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J Virol Methods. 2010 Apr;165(1):36-41. doi: 10.1016/j.jviromet.2009.12.014. Epub 2009 Dec 29.

Differences in methodology, but not differences in viral strain, account for variable experimental outcomes in laboratories utilizing the cottontail rabbit papillomavirus model.

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  • 1Jake Gittlen Cancer Research Foundation, Pennsylvania State University College of Medicine, Hershy, PA 17033, United States.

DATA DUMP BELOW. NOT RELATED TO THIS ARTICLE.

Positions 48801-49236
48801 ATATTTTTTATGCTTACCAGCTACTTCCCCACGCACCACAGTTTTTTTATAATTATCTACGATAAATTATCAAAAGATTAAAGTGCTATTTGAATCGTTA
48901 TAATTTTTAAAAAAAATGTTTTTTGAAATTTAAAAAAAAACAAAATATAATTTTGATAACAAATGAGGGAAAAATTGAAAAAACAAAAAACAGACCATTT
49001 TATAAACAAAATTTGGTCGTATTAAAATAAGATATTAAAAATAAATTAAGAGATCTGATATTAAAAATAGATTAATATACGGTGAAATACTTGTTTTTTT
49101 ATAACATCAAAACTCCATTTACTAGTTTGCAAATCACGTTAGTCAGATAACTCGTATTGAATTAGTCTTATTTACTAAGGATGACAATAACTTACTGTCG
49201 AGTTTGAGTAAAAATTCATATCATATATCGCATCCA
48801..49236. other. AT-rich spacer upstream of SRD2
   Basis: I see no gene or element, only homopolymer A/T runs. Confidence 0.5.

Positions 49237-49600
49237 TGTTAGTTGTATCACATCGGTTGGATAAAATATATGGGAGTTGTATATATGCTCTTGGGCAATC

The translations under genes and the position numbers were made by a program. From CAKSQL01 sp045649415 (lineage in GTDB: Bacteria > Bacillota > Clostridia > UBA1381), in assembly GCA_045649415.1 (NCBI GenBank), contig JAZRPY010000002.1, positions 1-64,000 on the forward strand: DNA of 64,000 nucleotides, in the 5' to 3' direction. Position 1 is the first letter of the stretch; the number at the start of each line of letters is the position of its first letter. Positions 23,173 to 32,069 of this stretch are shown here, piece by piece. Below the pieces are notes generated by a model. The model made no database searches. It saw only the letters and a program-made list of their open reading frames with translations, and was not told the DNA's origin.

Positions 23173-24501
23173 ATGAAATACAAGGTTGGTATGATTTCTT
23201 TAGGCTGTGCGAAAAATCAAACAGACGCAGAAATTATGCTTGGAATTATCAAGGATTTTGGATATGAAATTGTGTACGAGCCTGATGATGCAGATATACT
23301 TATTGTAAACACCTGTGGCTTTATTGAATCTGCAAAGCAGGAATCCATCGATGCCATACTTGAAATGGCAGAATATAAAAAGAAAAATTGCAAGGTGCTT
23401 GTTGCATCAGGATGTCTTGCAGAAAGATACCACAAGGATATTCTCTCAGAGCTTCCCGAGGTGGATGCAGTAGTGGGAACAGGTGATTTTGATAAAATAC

The cottontail rabbit papillomavirus (CRPV) animal model is used in several laboratories worldwide to investigate immunogenicity, carcinogenicity and life cycle aspects of papillomaviruses. It is the only animal model in which the full life cycle of the virus from initiation of infection to malignant progression can be studied. A major strength of the model is that the viral DNA is infectious. This feature allows for the study of mutant genomes without the need to create infectious mutant virus. Results from laboratory to laboratory have not always been consistent. Different laboratories use different methods for creating infections from DNA and it was postulated that the different challenge methods could play a role in the differential outcomes. Because different laboratories use different strains of CRPV, it was also desirable to test if the difference in CRPV genomes contributed to the differential outcomes. In this study, three of the CRPV strains used most widely (Washington B, Orth CRPV and Hershey CRPV) were cloned into PUC19; the E8 ATG ko mutants for each strain were also generated. We employed the infection technique reported previously in which scarification is done first and is followed with delivery of DNA by pipette 3 days later. The papilloma outgrowth generated by these three wild type constructs and their E8 ATG ko mutants was compared. No significant difference was found among the three strains or their E8 ATG ko mutants. E8 ATG ko mutants induced significantly smaller but persistent papillomas when compared to their respective wild type CRPVs. The gene gun was also used to create infections with both Hershey CRPV DNA and the corresponding E8 ATG ko and was found to lead to less vigorous growth as well as some regressions. Further studies suggested that gene gun delivery might have induced an immune response which then resulted in compromised growth of papillomas. It was concluded that the E8 gene is not required for infection. We suggest that standardized infection methods should be used in laboratories so that inconsistencies in conclusions will be minimized.

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